Oldest known objects may be surprisingly immature
(NC&T/NU) Globular clusters, dense bunches of up to millions of stars found in all galaxies, are among the oldest known objects in the Universe, with most estimates of their ages ranging from 9 to 13 billions of years old. As such they contain some of the first stars to form in a galaxy and understanding their evolution is critical to understanding the evolution of galaxies.
"For many years, globular clusters have been used as wonderful natural laboratories to study the evolution and interaction of stars," said John M. Fregeau, a NASA Chandra Fellow at Northwestern University, who conducted the study. "So, it's exciting to discover something that may be new and fundamental about the way they evolve."
Conventional wisdom is that globular clusters pass through three phases of evolution or development of their structure, corresponding to adolescence, middle age and old age. These "ages" refer to the evolutionary state of the cluster, not the physical ages of the individual stars.
In the adolescent phase, the stars near the center of the cluster collapse inward. Middle age refers to a phase when the interactions of double stars near the center of the cluster prevents it from further collapse. Finally, old age describes when binaries in the center of the cluster are disrupted or ejected, and the center of the cluster collapses inwards.
For years, it has been thought that most globular clusters are middle-aged with a few being toward the end of their evolution. However, Chandra data along with theoretical work suggest this may not be the case.
|These are Chandra X-ray Observatory images of the centers of two globular clusters, NGC 6397 and NGC 6121, located in the Milky Way galaxy. (Photo: NASA/CXC/Northwestern Univ/J.Fregau)|
A new study by Fregeau of 13 globular clusters in the Milky Way shows that three of them have unusually large number of X-ray sources, or X-ray binaries, suggesting the clusters are middle-aged. Previously, these globular clusters had been classified as being in old age because they had very tight concentrations of stars in their centers, another litmus test of age used by astronomers.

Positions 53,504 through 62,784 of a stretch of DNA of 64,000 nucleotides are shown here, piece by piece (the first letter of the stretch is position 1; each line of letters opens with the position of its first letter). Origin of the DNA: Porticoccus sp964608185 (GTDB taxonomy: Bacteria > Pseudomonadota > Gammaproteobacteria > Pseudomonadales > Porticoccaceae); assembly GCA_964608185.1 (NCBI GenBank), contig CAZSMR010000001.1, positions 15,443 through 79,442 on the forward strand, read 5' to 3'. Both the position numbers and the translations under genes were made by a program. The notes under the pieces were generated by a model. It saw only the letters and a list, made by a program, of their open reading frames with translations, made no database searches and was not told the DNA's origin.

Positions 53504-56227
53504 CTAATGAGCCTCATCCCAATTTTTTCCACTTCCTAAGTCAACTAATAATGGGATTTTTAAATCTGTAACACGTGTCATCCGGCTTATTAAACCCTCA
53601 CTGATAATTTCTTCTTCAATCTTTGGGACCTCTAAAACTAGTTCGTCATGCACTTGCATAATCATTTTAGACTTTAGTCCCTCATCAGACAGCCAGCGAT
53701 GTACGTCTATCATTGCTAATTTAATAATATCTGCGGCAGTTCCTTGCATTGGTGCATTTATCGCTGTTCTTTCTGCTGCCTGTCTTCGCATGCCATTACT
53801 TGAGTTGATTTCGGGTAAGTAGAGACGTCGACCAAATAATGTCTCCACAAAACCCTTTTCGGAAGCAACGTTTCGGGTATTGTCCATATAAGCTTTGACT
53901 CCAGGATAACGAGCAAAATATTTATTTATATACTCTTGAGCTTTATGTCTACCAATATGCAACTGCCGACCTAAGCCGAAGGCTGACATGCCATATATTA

The implication is that most globular clusters, including the other 10 studied by Fregeau, are not in the middle age of their evolution, as previously thought, but are actually in adolescence.
"It's remarkable that these objects, which are thought to be some of the oldest in the Universe, may really be very immature in their development," said Fregeau whose paper appears in The Astrophysical Journal. "This would represent a major change in thinking about the current evolutionary status of globular clusters."
If confirmed, this result would help reconcile other observations with recent theoretical work that suggest the tightness of the central concentration of stars in the most evolved globular clusters is consistent with them being in a middle, rather than an advanced phase of evolution. Other theoretical studies have suggested it can take longer than the current age of the Universe for globular clusters to reach old age.
Besides improving the understanding of the basic evolution of globular clusters, this result has implications for understanding stellar interactions in dense environments. It also removes the need for exotic mechanisms -- some involving black holes -- that were thought to be needed to prevent the many middle-aged clusters from collapsing.
"Some exotic scenarios, including some of my own, have been invoked to try to make sense of the observations and save the old theory," said Fregeau. "If this result holds up, we don't have to worry about the exotic scenarios any more."
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